Title: Space Flight Tests of Attitude Determination Using GPS
Author(s): Clark E. Cohen, E. Glenn Lightsey, William A. Feess, Bradford W. Parkinson
Published in: Proceedings of the 6th International Technical Meeting of the Satellite Division of The Institute of Navigation (ION GPS 1993)
September 22 - 24, 1993
Salt Palace Convention Center
Salt Lake City, UT
Pages: 625 - 632
Cite this article: Cohen, Clark E., Lightsey, E. Glenn, Feess, William A., Parkinson, Bradford W., "Space Flight Tests of Attitude Determination Using GPS," Proceedings of the 6th International Technical Meeting of the Satellite Division of The Institute of Navigation (ION GPS 1993), Salt Lake City, UT, September 1993, pp. 625-632.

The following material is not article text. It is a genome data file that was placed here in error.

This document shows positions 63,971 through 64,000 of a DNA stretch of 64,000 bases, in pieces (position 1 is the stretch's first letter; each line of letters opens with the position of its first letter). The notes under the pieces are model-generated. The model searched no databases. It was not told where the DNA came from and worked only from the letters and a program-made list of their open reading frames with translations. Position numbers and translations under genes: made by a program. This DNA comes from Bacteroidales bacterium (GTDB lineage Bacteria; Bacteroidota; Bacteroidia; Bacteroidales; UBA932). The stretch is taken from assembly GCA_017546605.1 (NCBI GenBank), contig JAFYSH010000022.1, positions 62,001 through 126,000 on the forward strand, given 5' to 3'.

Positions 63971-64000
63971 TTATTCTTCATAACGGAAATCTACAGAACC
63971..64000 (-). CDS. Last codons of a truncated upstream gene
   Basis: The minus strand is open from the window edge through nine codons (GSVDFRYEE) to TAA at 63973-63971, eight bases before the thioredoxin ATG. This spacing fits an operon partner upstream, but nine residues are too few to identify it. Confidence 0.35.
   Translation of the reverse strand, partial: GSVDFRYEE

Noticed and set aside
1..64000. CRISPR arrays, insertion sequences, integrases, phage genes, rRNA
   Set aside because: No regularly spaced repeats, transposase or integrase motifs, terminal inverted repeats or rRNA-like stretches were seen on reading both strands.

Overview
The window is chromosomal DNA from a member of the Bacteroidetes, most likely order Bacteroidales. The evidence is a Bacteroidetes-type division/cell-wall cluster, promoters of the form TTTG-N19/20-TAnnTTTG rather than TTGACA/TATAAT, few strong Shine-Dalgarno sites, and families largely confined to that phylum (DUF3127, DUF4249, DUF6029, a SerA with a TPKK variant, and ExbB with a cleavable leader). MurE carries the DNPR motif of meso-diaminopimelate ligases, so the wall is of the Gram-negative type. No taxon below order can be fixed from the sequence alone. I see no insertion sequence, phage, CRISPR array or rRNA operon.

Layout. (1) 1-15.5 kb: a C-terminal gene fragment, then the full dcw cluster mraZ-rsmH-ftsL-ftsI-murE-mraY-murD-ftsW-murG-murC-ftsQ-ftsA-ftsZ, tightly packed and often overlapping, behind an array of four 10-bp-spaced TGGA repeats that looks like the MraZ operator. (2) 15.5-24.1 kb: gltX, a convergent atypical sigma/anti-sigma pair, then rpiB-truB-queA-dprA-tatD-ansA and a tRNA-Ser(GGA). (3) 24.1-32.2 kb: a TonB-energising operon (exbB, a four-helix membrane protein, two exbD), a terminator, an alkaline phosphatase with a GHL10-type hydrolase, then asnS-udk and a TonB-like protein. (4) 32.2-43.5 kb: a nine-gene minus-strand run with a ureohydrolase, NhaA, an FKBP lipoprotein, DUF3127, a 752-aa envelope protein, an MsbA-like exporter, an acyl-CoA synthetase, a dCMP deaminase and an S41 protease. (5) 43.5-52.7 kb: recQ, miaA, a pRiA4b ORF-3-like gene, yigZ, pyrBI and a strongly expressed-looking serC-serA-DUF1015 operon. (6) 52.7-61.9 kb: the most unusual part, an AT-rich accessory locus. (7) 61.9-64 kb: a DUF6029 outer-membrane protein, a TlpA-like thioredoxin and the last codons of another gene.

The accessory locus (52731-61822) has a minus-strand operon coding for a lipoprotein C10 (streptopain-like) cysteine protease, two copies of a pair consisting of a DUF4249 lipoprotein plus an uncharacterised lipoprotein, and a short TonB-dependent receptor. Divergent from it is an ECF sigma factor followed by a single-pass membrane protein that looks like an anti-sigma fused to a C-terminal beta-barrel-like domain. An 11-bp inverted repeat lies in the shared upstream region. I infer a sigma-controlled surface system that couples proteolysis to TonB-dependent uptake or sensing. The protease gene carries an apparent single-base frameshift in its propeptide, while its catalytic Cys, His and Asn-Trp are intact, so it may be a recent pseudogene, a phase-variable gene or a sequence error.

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Abstract: Preliminary space flight results of attitude determination using GPS are presented from a spacecraft in low Earth orbit. Relative position measurements accurate to the sub-centimeter level are made among multiple GPS antennas mounted on the space vehicle. A Trimble Navigation TANS Quadrex (a GPS receiver specially adapted for attitude determination by Stanford University) is used as a differential carrier phase sensor for the flight. Four GPS antennas are mounted on the zenith face of RADCAL, a polar orbiting, gravity-gradient-stabilized Air Force Space Test Program satellite, built by Defense Systems, Inc. The four antennas are equally spaced about the perimeter of the 30 inch diameter cylindrical spacecraft bus. The Quadrex receiver measures the phase of the L-band GPS carrier (1575 MHz) at each of up to four antennas for up to six GPS satellites simultaneously. From these measurements, an initial assessment of attitude determination in space is performed in post-processing. For RADCAL, the attitude solution is greatly over- determined. In a preliminary evaluation of system performance, the system accuracy is determined through measurement self-consistency. Analysis of the attitude motion in the context of a gravity gradient dynamic model yields further insight into the system performance.